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The Collector of Sales Tax, Bombay State Vs. Gaurimal Mahajan and Sons - Court Judgment

LegalCrystal Citation
SubjectSales Tax
CourtMumbai High Court
Decided On
Case NumberSales Tax Reference No. 16 of 1958
Judge
Reported in[1959]10STC452(Bom)
ActsBombay Sales Tax Act, 1946 - Sections 7
AppellantThe Collector of Sales Tax, Bombay State
RespondentGaurimal Mahajan and Sons
Appellant AdvocateH.D. Banaji, Adv.
Respondent AdvocateN.A. Palkhivala and ;B.A. Palkhivala, Advs.
Excerpt:
- - when the legislature has sought to exclude from liability to pay sales tax practically all materials which are normally used as food-stuffs or condiments for seasoning foodstuffs, we must require very strong indication to the contrary to fortify us in holding that poultry, which is a recognised food, is not included in the expression 'meat'.fish is exempt from payment of sales tax;.....in the connotation of the expression 'meat' as used in entry no. 4 of the second schedule to the bombay sales tax act, 1946. 2. the assessees are dealers in food-stuffs. between 1st april, 1951, and 31st october, 1952, they sold live and dressed poultry. the sales tax authorities sought to tax the goods sold by the assessees. under entry no. 4 of the second schedule to the bombay sales tax act, 1946, and entry no. 33 of schedule 'a' to the bombay sales tax act, 1953, the sales tax tribunal was of the view that dressed poultry was exempted from payment of sales tax. thereafter at the instance of the collector of sales tax, a reference has been made to this court on the following question :- 'whether the sale of dressed poultry by the opponents (assessees) can be regarded as a sale of.....
Judgment:

Shah, J.

1. The question which falls to be determined in this reference is whether 'dressed poultry' is included in the connotation of the expression 'meat' as used in entry No. 4 of the Second Schedule to the Bombay Sales Tax Act, 1946.

2. The assessees are dealers in food-stuffs. Between 1st April, 1951, and 31st October, 1952, they sold live and dressed poultry. The Sales Tax Authorities sought to tax the goods sold by the assessees. Under entry No. 4 of the Second Schedule to the Bombay Sales Tax Act, 1946, and entry No. 33 of Schedule 'A' to the Bombay Sales Tax Act, 1953, the Sales Tax Tribunal was of the view that dressed poultry was exempted from payment of sales tax. Thereafter at the instance of the Collector of Sales Tax, a reference has been made to this Court on the following question :-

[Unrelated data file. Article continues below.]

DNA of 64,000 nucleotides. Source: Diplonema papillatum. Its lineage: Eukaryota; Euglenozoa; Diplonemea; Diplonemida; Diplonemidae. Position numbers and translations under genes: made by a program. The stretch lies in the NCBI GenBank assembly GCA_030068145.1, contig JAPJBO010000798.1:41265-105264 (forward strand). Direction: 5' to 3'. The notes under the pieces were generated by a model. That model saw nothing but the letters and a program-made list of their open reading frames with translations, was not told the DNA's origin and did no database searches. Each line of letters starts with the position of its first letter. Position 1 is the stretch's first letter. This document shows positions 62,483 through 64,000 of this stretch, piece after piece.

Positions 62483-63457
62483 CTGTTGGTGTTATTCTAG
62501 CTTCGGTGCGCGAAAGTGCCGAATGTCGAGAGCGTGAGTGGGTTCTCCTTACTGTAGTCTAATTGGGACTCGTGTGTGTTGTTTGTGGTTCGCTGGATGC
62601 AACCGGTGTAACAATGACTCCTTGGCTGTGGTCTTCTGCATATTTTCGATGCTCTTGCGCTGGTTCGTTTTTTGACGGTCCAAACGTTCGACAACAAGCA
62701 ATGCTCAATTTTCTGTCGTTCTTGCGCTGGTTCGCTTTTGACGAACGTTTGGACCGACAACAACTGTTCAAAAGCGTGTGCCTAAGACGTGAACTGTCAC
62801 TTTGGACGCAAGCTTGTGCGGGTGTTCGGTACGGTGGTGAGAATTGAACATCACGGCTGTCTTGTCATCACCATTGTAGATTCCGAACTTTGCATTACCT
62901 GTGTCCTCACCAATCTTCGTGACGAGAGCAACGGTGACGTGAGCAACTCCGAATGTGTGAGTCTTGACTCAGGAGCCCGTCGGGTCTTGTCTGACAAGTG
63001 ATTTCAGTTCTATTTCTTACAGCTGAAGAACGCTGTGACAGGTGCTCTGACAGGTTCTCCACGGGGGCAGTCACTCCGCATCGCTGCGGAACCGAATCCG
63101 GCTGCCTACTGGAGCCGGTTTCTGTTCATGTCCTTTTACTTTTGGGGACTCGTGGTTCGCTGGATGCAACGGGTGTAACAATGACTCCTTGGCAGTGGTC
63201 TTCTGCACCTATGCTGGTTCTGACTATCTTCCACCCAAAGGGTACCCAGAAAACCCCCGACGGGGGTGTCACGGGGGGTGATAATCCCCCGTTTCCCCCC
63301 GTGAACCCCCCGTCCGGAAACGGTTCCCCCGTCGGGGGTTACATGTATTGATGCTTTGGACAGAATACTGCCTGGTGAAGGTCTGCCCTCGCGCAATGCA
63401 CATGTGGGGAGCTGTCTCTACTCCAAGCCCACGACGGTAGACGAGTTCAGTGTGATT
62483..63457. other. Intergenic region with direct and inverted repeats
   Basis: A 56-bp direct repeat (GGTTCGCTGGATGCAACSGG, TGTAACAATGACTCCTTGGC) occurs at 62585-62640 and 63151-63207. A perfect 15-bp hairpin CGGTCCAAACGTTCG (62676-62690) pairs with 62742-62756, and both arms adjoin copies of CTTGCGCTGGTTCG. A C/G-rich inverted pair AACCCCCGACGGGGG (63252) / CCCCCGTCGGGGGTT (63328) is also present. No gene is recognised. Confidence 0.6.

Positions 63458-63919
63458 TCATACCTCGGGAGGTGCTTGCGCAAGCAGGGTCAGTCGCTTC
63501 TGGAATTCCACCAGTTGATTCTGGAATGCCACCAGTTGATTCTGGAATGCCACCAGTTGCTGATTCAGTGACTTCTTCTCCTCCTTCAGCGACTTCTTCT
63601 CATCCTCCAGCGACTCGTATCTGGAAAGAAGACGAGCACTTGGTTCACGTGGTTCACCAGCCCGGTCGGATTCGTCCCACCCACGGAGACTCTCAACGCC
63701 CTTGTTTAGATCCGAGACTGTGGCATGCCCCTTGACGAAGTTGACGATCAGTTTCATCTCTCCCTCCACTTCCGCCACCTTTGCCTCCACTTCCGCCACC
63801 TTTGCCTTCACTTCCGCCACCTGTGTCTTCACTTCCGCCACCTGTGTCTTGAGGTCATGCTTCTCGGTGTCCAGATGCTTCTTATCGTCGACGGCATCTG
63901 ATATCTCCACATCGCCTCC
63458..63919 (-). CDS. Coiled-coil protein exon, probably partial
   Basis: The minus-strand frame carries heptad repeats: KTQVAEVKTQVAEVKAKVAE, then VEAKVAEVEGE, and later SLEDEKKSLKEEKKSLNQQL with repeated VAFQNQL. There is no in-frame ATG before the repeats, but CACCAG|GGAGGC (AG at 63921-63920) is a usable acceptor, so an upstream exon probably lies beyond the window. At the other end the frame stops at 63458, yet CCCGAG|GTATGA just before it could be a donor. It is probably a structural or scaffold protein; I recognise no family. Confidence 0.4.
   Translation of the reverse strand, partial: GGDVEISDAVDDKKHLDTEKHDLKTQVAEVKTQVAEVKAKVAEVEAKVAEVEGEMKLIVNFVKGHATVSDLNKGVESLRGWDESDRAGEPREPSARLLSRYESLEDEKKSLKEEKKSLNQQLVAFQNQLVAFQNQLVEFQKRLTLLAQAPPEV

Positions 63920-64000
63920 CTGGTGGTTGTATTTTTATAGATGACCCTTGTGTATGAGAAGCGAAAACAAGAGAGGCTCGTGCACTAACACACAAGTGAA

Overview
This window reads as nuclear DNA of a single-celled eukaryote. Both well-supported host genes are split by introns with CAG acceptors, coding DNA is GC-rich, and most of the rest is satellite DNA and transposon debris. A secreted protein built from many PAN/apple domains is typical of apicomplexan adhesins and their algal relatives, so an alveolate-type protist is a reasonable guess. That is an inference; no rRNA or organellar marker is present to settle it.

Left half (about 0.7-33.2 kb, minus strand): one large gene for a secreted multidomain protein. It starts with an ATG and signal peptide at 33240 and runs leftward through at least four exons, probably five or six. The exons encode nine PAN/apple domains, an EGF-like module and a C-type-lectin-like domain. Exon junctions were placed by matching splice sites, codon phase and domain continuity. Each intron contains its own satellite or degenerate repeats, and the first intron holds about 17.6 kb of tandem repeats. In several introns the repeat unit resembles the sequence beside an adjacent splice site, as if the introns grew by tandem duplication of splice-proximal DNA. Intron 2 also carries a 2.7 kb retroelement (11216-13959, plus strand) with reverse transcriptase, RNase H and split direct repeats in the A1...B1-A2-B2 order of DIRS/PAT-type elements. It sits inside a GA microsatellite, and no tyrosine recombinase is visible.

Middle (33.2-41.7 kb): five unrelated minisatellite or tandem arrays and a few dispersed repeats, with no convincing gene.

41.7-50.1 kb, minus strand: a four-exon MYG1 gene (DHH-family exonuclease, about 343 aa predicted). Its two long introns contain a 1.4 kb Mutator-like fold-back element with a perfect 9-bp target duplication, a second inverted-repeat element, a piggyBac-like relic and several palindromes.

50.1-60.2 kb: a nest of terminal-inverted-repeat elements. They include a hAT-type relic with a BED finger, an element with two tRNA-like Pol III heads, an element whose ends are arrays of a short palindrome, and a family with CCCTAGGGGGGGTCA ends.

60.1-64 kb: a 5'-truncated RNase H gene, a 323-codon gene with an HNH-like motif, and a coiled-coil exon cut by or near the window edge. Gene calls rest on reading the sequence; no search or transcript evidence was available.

'Whether the sale of dressed poultry by the opponents (assessees) can be regarded as a sale of meat within the meaning of entry 4 of Schedule II to the Bombay Sales Tax Act, 1946 ?'

3. By sub-section (1) of section 7 of the Bombay Sales Tax Act, 1946, it is provided that 'no tax shall be payable under the Act on the sales or supplies of goods specified in the first column of Schedule II subject to the conditions and exceptions, if any, set out in the corresponding entry in the second column thereof.' In entries at serial numbers 1 to 14 in Schedule II appear to be included materials which are used ordinarily as food or which can be adapted for use as food or for seasoning. In these items are included cereals, pulses, flour including atta, maida, suji and bran, bread, fish, fresh eggs, fresh vegetables, fresh fruits, gur, salt, pepper, tamarined and fresh milk - whole or separated. Entry No. 4 in this Schedule seeks to exclude meat from the operation of the taxing provisions of the Sales Tax Act except when it is sold in sealed containers.

4. The argument of the Sales Tax Department is that meat, which is understood as such in common parlance, would undoubtedly be excluded from the operation of the taxing provisions of the Act but dressed poultry will not be deemed to be so excluded because it is not meat in ordinary parlance. The expression 'meat' has not been defined in the Sales Tax Act. Webster's New International Dictionary given the equivalent of meat as 'flesh of animals used as food, as distinguished from fish or fowl.' Undoubtedly in common parlance and even commercially meat means flesh of cattle, swine, sheep, goats etc. and may not include dressed poultry, but the expression 'meat' in its wider connotation does include dressed poultry. When the Legislature has sought to exclude from liability to pay sales tax practically all materials which are normally used as food-stuffs or condiments for seasoning foodstuffs, we must require very strong indication to the contrary to fortify us in holding that poultry, which is a recognised food, is not included in the expression 'meat'. Fish is exempt from payment of sales tax; similarly fresh eggs are exempt from payment of tax; and if the expression 'meat' in its wider connotation includes dressed poultry, we see no reason, looking to the context in which the word is used, for holding that it is not used in its wider connotation in entry No. 4 of the Second Schedule to the Bombay Sales Tax Act, 1946.

5. On that view of the case, the answer to the question submitted will be in the affirmative. The assessees will be entitled to their costs from the Collector of Sales Tax. Costs will be quantified at Rs. 250.

Reference answered in the affirmative.


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